Hands-on with The Witcher 3: Blood and Wine (DLC)

6 mins read
The Witcher 3 Blood and Wine preview

Preview by Sam M. 

It has been interesting to see what CD Project Red has contributed to The Witcher 3 following its release. Unlike some studios that develop DLC packs prior to the finishing of the base product, CDP has been adamant on a very different strategy; they create a whole game, and then start working on the DLC as that game is finished.

Related reading: Matt’s review of The Witcher 3 base game.

Blood and Wine is the final instalment that we can expect for the Witcher 3, and from what I got it play at a preview event at last week in Sydney, a fitting end to this spectacular fantasy journey. Unlike Heart of Stone, which takes place in an already existing place of the game world, Blood and Wine introduces the new area south of Novigrad, Toussaint. This new area is nothing to compare to the size of the main game world, but it’s not small, either; there is enough new content to sustain up to 30 hours of gameplay.

Toussaint is the most exotic landscape that can be found throughout Northern Realms and is heavily inspired by French culture. Famous for its vineyards and wine and its exuberant festivities, it’s diverse enough for it to feel like truly brand new content just walking around it. It also helps that Toussaint has a clear style that separates itself from the rest of the Northern Realms. It’s very clean and bright, almost as if out of a fairytale. The princes have luscious locks and brains to match, where the princess is much more than a mere damsel in distress, preferring pants over a silk gown.

DLC preview

For Geralt, his quest this time is centred around the tracking of a vampire who has been targeting the former members of a battalion group. From the brief two hours I spent on this quest, it is spectacular, though my views on it may be slightly biased, thanks to a scavenger hunt you play during one part of it, which was just pure fun. There is great tension and pacing, but at the same time, the narrative lets you enjoy the scenery around the town. The new bosses are creative, and even though I only got to play the game on the easiest difficulty setting (the developers told me balancing is still an issue), there was still enough challenge to require some strategy to overcome.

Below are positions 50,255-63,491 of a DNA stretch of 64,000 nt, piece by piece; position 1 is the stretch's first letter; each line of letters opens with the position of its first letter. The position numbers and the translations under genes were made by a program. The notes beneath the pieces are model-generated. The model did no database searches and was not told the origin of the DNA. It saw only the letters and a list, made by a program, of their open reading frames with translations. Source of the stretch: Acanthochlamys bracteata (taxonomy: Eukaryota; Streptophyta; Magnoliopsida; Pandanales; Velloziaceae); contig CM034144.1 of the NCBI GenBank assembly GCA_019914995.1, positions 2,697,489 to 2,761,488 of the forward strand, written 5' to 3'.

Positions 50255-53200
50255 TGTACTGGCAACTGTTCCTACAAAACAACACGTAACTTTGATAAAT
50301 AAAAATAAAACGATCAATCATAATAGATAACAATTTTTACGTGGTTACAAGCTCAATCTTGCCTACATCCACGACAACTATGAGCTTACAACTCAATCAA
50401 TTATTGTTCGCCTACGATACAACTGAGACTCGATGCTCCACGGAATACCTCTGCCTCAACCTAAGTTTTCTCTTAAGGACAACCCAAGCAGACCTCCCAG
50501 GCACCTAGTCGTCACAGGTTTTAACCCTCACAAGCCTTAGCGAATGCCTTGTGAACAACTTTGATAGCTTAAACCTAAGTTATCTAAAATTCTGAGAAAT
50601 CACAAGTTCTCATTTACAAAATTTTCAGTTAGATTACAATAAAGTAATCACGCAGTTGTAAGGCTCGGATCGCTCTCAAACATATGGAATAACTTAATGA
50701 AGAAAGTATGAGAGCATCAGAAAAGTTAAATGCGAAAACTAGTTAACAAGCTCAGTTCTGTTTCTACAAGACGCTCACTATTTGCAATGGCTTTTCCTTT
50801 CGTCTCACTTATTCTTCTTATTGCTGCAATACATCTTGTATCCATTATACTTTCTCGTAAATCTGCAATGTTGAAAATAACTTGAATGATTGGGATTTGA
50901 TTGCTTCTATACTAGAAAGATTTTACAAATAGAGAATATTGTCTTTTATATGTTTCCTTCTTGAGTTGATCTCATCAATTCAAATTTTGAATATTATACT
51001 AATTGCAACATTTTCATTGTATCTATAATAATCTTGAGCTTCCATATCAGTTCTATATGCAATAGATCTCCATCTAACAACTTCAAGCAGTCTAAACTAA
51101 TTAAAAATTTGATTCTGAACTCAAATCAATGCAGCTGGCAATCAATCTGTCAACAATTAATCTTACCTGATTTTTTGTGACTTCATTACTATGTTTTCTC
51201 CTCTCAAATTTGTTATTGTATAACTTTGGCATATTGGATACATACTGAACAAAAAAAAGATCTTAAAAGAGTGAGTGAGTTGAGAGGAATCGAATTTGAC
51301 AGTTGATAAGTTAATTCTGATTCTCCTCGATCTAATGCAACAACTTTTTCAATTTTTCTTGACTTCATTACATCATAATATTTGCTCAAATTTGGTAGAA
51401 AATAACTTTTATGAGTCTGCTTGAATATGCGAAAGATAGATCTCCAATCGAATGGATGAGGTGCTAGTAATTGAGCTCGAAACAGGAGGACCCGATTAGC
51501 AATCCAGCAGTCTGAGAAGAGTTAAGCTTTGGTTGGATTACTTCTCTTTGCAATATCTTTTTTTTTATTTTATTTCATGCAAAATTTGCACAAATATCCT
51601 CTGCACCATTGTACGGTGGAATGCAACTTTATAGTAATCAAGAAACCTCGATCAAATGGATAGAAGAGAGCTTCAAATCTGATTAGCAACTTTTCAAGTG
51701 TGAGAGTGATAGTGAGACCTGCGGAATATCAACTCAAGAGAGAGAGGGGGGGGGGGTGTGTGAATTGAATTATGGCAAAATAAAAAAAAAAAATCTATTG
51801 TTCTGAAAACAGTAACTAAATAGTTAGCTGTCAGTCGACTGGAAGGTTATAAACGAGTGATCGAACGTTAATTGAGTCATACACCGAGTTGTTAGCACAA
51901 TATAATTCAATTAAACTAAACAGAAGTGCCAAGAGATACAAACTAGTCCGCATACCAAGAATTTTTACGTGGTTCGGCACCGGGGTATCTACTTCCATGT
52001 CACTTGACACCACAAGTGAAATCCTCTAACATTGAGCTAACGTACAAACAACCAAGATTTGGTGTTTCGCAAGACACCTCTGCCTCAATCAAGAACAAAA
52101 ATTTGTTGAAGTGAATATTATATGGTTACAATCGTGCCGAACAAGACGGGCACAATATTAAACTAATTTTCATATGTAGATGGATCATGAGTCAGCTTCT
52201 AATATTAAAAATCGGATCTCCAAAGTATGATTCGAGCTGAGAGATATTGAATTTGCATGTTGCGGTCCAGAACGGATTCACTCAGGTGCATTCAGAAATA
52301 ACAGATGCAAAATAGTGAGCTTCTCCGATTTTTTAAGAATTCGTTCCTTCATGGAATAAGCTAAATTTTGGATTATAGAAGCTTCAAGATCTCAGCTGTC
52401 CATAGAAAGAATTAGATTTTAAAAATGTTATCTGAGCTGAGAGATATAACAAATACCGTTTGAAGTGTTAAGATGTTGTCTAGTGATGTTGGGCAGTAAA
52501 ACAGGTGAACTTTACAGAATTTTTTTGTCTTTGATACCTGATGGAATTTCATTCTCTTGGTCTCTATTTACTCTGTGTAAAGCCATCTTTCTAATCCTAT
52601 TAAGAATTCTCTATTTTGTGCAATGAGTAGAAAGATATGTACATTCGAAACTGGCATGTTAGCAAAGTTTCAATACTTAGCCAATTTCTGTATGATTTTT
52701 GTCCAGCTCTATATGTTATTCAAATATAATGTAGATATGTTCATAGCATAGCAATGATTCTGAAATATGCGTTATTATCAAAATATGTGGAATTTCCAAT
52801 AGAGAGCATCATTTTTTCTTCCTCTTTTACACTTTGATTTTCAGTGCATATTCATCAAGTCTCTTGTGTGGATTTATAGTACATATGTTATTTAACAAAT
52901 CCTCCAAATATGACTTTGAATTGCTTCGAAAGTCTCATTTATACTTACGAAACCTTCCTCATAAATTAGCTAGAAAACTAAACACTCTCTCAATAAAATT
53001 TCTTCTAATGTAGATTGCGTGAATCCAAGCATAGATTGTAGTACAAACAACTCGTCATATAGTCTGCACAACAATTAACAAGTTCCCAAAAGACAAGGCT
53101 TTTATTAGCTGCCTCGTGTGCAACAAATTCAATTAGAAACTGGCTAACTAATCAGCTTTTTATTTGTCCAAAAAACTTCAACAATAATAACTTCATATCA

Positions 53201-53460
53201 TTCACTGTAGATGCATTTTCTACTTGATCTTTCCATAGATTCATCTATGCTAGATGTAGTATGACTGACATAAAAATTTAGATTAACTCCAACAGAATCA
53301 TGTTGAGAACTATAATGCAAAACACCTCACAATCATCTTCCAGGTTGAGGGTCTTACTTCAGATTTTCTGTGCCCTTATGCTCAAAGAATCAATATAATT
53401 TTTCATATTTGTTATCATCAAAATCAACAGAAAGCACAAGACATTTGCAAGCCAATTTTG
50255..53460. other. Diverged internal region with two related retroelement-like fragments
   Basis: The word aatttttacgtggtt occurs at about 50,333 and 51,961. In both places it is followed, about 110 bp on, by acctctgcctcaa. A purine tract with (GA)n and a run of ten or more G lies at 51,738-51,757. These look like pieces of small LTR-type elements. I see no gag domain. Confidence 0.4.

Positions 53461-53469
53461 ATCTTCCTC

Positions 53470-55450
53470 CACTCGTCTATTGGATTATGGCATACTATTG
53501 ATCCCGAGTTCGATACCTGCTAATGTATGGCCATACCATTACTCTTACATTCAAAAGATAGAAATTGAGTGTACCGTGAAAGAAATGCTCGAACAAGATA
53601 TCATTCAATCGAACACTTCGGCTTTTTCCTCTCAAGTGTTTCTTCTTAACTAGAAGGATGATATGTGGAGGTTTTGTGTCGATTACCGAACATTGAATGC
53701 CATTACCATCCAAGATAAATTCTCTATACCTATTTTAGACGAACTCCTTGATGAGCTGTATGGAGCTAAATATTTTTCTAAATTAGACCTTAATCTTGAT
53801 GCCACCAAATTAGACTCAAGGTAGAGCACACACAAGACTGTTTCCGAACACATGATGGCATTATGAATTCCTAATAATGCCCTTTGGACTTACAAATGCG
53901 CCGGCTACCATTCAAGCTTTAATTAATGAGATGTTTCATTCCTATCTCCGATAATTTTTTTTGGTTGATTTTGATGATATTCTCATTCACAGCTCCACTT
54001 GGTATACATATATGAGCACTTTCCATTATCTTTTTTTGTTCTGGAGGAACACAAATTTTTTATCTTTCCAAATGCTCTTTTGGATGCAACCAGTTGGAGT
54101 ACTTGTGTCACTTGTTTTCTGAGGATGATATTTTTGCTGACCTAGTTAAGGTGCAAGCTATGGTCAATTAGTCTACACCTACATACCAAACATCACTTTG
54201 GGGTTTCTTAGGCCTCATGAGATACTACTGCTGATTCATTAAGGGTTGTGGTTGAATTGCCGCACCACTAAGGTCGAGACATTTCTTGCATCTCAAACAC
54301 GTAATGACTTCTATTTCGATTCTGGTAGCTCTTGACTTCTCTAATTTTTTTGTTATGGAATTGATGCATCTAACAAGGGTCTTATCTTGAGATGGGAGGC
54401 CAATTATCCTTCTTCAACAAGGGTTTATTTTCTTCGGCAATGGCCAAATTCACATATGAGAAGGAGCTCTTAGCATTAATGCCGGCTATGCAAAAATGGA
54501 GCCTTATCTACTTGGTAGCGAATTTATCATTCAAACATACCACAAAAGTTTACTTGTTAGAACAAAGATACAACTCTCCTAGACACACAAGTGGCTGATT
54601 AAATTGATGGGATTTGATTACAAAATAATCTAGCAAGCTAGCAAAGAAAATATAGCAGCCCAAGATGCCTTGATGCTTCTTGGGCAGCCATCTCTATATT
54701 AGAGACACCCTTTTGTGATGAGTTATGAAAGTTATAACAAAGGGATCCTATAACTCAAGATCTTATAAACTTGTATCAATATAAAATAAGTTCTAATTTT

The overall theme that runs throughout this quest is that of virtue. Every death is brought back to the impurity of man. For example a sack of gold coins stuffed down a mans throat symbolises their greed. Not only does it act as a means of connecting the victims even more, it tells a grim reality of the fate of the residents in this world, a world where they can so easily be slain, or raped.

Blood and Wine also brings new features to the base game that many fans have been asking the developers to include since prior to release. The inventory system has been severely overhauled, and this is more than welcome. It now organises all your items, potions, weapons and gear by type, rather than putting it all in the same list. There is also the ability to dye your armour now, and a hot pink Geralt looks quite dapper. Armour can be displayed as well in the new home, which can also be renovated from a dingy, run down chateau to a Manson fit for a Witcher.

The Witcher 3 DLC

There is also a brand new mutagen system, that will allow you to create your own mutagens which will further increase the power of Geralt’s signs. I wasn’t allowed to play with them, but I was told there can be many different combinations to fit the way you play the game.

Related reading: Sam’s review of the previous piece of DLC, Wild Hearts of Stone.

Credit where credit is due, CDP have done an incredible job of bringing so much new content into these games, and it has never felt tacked on or last minute. This is certain to be a thoughtful, meaningful and creative DLC package, and dipping back into The Witcher after a break gave me a strong nostalgic rush, reminding me of when I first hunted the Griffin all the way back in my first few hours of the original game.

– Sam M. 

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